This volume, with a foreword by Sir Roger Penrose, discusses the foundations of computation in relation to nature.
It focuses on two main questions:
- What is computation?
- How does nature compute?
The contributors are world-renowned experts who have helped shape a cutting-edge computational understanding of the universe. They discuss computation in the world from a variety of perspectives, ranging from foundational concepts to pragmatic models to ontological conceptions and philosophical implications.
The volume provides a state-of-the-art collection of technical papers and non-technical essays, representing a field that assumes information and computation to be key in understanding and explaining the basic structure underpinning physical reality. It also includes a new edition of Konrad Zuse's “Calculating Space” (the MIT translation), and a panel discussion transcription on the topic, featuring worldwide experts in quantum mechanics, physics, cognition, computation and algorithmic complexity.
The volume is dedicated to the memory of Alan M Turing — the inventor of universal computation, on the 100th anniversary of his birth, and is part of the Turing Centenary celebrations.
Contents:- Foreword (R Penrose)
- Preface
- Acknowledgements
- Introducing the Computable Universe (H Zenil)
- Historical, Philosophical & Foundational Aspects of Computation:
- Origins of Digital Computing: Alan Turing, Charles Babbage, & Ada Lovelace (D Swade)
- Generating, Solving and the Mathematics of Homo Sapiens. E Post's Views on Computation (L De Mol)
- Machines (R Turner)
- Effectiveness (N Dershowitz & E Falkovich)
- Axioms for Computability: Do They Allow a Proof of Church's Thesis? (W Sieg)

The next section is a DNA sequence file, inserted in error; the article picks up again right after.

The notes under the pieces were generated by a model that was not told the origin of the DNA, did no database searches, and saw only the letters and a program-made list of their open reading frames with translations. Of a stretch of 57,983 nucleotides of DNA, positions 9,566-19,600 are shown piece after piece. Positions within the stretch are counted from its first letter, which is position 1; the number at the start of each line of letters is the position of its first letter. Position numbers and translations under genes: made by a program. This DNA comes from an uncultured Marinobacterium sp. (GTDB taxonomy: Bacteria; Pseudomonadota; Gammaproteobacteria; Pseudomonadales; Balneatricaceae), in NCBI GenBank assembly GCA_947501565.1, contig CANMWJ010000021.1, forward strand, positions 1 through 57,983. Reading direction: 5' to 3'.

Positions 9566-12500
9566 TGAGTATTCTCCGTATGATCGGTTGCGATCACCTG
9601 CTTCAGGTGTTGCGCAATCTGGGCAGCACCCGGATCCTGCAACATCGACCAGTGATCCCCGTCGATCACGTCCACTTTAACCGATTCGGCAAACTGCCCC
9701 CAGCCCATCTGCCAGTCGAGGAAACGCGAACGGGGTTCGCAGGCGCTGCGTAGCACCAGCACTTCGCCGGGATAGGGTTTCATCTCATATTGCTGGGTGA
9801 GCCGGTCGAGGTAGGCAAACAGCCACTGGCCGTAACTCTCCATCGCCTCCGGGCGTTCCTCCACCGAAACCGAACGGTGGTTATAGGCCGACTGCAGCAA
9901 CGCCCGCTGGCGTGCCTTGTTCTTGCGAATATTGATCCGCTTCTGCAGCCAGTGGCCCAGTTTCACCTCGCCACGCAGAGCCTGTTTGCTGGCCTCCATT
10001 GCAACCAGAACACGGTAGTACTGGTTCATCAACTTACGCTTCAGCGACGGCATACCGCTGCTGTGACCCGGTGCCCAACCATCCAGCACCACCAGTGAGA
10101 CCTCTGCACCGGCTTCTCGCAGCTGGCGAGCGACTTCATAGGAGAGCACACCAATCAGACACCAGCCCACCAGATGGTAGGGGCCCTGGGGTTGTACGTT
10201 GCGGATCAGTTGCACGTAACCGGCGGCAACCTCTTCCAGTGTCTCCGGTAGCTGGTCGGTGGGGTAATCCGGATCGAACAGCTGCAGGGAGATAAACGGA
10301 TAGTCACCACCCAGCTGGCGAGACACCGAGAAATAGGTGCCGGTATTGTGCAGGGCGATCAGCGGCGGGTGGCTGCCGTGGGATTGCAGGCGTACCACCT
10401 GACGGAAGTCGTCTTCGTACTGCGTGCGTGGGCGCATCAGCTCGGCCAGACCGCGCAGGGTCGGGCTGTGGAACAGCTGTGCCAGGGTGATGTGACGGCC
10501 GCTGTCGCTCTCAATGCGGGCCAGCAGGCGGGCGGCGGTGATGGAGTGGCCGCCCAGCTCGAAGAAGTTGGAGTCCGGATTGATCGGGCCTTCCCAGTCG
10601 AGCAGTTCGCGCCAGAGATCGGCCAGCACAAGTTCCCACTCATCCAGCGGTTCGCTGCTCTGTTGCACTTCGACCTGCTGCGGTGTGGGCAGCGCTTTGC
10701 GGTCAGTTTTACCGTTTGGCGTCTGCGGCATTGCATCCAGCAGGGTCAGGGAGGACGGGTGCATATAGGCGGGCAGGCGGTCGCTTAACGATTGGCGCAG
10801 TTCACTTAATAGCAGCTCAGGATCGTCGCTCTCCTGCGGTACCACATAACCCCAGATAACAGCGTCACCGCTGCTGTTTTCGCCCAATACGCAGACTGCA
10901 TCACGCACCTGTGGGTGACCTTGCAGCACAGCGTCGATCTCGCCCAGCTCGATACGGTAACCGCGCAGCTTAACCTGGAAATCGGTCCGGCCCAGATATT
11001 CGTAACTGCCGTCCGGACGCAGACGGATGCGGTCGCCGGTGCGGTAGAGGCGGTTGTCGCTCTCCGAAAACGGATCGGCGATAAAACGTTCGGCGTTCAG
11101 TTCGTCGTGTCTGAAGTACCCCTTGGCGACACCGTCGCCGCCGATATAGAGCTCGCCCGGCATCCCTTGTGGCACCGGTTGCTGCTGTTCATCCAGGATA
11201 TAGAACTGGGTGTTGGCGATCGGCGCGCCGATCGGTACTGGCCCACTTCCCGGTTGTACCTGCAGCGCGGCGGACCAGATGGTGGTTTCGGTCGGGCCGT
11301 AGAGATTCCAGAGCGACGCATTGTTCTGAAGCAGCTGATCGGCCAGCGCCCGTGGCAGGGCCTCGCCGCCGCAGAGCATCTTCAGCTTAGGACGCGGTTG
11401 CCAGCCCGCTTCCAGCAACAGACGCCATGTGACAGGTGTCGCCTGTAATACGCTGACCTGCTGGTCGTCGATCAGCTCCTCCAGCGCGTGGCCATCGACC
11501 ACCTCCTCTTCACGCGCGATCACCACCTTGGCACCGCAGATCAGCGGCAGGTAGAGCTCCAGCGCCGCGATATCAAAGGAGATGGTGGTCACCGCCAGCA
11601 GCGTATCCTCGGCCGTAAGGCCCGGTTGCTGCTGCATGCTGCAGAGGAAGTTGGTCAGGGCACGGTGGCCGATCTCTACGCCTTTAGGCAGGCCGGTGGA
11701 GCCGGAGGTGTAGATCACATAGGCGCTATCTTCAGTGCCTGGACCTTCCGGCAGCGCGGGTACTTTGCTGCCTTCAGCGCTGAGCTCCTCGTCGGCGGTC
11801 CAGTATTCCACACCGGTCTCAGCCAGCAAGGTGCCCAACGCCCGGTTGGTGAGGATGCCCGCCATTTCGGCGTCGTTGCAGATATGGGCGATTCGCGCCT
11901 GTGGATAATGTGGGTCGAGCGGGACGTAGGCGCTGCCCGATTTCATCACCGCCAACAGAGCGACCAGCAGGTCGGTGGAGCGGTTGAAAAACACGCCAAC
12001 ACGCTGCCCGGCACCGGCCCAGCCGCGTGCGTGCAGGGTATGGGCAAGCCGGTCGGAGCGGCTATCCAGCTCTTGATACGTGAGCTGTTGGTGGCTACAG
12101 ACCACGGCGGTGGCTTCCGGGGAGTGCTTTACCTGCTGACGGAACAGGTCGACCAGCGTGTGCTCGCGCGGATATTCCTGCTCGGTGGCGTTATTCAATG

- The Mathematician's Bias — and the Return to Embodied Computation (S B Cooper)
- Intuitionistic Mathematics and Realizability in the Physical World (A Bauer)
- What is Computation? Actor Model versus Turing's Model (C Hewitt)
- Computation in Nature & the Real World:
- Reaction Systems: A Natural Computing Approach to the Functioning of Living Cells (A Ehrenfeucht, J Kleijn, M Koutny & G Rozenberg)
- Bacteria, Turing Machines and Hyperbolic Cellular Automata (M Margenstern)
- Computation and Communication in Unorganized Systems (C Teuscher)
- The Many Forms of Amorphous Computational Systems (J Wiedermann)
- Computing on Rings (G J Martínez, A Adamatzky & H V McIntosh)
- Life as Evolving Software (G J Chaitin)
- Computability and Algorithmic Complexity in Economics (K V Velupillai & S Zambelli)
- Blueprint for a Hypercomputer (F A Doria)
- Computation & Physics & the Physics of Computation:
- Information-Theoretic Teleodynamics in Natural and Artificial Systems (A F Beavers & C D Harrison)
- Discrete Theoretical Processes (DTP) (E Fredkin)
- The Fastest Way of Computing All Universes (J Schmidhuber)
- The Subjective Computable Universe (M Hutter)
- What Is Ultimately Possible in Physics? (S Wolfram)
- Universality, Turing Incompleteness and Observers (K Sutner)
- Algorithmic Causal Sets for a Computational Spacetime (T Bolognesi)
- The Computable Universe Hypothesis (M P Szudzik)
- The Universe is Lawless or “Pantôn chrêmatôn metron anthrôpon einai” (C S Calude, F W Meyerstein & A Salomaa)
- Is Feasibility in Physics Limited by Fantasy Alone? (C S Calude & K Svozil)
- The Quantum, Computation & Information:
- What is Computation? (How) Does Nature Compute? (D Deutsch)
- The Universe as Quantum Computer (S Lloyd)
- Quantum Speedup and Temporal Inequalities for Sequential Actions (M Żukowski)
- The Contextual Computer (A Cabello)
- A Gödel-Turing Perspective on Quantum States Indistinguishable from Inside (T Breuer)
- When Humans Do Compute Quantum (P Zizzi)
- Open Discussion Section:
- Open Discussion on A Computable Universe (A Bauer, T Bolognesi, A Cabello, C S Calude, L De Mol, F Doria, E Fredkin, C Hewitt, M Hutter, M Margenstern, K Svozil, M Szudzik, C Teuscher, S Wolfram & H Zenil)
- Live Panel Discussion (transcription):
- What is Computation? (How) Does Nature Compute? (C S Calude, G J Chaitin, E Fredkin, A J Leggett, R de Ruyter, T Toffoli & S Wolfram)
- Zuse's Calculating Space:
- Calculating Space (Rechnender Raum) (K Zuse)
- Afterword to Konrad Zuse's Calculating Space (A German & H Zenil)
Readership: Graduate students who are specialized researchers in computer science, information theory, quantum theory and modern philosophy and the general public who are interested in these subject areas.